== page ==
Tuesday, October 5, 2010

The Sounds of Zombie Slave Labor

I find it strange that I am such a big lover of zombies and yet I just saw White Zombie about a week ago. I remember wanting to see it ever since it was mentioned in a horror film book but our library never got it. As time progressed I forgot about it and even after I got my Netflix account, I never got around to watching it. That was until I took a zombie/vampire class and we watched it. I have to admit… it was a very well put together piece but there was one scene that stuck with me throughout the entire film. The scene in which we see an army of zombies being exploited and used for slave labor; turning and grinding all the gears and cogs without a single expression on their faces.

Personally, the reason why this scene works so well is because of the attention to small details and the absence of a soundtrack. Considering this film was made during the early stages of ‘talkies,’ not many movies uses a score let alone a strong soundtrack of sound effects. Here, you can hear the wooden gears grind and turn as the zombies are pushing them. You can hear all the sounds of the factory floor and it’s haunting and almost disturbing to hear. I remember one of the zombies falls into whatever it is they are turning and for a brief few seconds the zombies pushing the wheel slow down as if the bones and body parts got caught in the machine. Hell, the mere thought of being resurrected from your eternal resting place only be forced into labor is something that most people would fear given the time this came out in.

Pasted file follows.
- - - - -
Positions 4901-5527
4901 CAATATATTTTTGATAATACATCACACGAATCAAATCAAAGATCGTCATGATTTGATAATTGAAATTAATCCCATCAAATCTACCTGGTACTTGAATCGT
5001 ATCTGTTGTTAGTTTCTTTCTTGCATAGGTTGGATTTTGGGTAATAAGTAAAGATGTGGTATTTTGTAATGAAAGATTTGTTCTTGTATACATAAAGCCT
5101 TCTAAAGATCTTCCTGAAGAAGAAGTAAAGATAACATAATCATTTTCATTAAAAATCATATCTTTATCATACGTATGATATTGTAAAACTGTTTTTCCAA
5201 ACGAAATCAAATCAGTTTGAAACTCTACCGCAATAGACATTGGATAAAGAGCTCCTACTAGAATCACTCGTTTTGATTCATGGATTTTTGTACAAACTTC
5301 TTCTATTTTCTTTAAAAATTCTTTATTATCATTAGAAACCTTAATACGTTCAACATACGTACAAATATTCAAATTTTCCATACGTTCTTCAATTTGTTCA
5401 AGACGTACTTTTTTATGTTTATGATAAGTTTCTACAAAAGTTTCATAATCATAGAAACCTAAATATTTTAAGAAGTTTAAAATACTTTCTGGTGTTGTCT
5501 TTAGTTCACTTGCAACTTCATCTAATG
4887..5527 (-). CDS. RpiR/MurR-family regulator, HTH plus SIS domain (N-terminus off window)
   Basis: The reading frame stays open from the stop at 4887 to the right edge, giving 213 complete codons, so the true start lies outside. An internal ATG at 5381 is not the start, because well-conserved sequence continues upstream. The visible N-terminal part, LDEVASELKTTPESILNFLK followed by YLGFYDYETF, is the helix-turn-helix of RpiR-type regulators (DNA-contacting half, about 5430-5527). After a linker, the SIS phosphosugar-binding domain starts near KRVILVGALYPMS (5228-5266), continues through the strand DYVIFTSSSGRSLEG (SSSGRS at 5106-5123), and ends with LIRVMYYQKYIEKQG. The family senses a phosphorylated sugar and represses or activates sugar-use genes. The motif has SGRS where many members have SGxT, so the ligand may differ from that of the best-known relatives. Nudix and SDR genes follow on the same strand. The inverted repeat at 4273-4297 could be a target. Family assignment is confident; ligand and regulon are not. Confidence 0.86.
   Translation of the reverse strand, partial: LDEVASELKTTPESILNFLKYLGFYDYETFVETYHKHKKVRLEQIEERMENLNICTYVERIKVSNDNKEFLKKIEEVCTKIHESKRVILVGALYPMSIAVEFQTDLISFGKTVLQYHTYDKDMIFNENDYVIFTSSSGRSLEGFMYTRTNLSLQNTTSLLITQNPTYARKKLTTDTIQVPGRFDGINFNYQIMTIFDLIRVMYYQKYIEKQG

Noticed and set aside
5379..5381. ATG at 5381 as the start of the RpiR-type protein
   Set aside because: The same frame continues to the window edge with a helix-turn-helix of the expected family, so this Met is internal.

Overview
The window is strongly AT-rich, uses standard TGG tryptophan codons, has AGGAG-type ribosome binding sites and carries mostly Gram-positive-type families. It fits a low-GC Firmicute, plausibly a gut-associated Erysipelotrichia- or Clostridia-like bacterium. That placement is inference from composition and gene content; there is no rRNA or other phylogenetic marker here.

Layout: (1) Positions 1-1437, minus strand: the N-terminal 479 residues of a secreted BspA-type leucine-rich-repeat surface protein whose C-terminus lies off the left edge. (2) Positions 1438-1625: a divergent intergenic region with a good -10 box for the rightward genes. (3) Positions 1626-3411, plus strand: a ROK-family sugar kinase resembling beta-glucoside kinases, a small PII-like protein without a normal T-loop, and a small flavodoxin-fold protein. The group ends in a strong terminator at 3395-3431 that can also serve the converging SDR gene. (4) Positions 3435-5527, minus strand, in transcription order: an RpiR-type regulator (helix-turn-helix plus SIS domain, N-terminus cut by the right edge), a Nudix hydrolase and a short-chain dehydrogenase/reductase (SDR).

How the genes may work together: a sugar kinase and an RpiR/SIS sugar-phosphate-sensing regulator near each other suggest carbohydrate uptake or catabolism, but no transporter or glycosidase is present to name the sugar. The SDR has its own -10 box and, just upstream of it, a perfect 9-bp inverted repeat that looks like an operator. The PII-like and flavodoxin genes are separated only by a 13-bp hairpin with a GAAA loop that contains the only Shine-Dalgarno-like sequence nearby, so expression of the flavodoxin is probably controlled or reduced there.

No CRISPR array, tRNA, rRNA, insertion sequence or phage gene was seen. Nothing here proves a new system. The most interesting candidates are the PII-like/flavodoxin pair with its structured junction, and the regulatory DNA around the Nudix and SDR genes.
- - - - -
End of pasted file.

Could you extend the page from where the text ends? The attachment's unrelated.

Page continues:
It was such a brief scene but the impact that it had on me would always stick with me. It’s these sorts of scenes that you’d never be able to find in modern day horror movies unless a director does homage. These types of scenes made vintage horror movies so frightening and it goes to show you that a soundtrack doesn’t always mean a scarier film. In today’s moviegoing world, a scene such as this one would cause mass boredom and poor reviews but it does make me feel good that there was a time in which it would have been acceptable.


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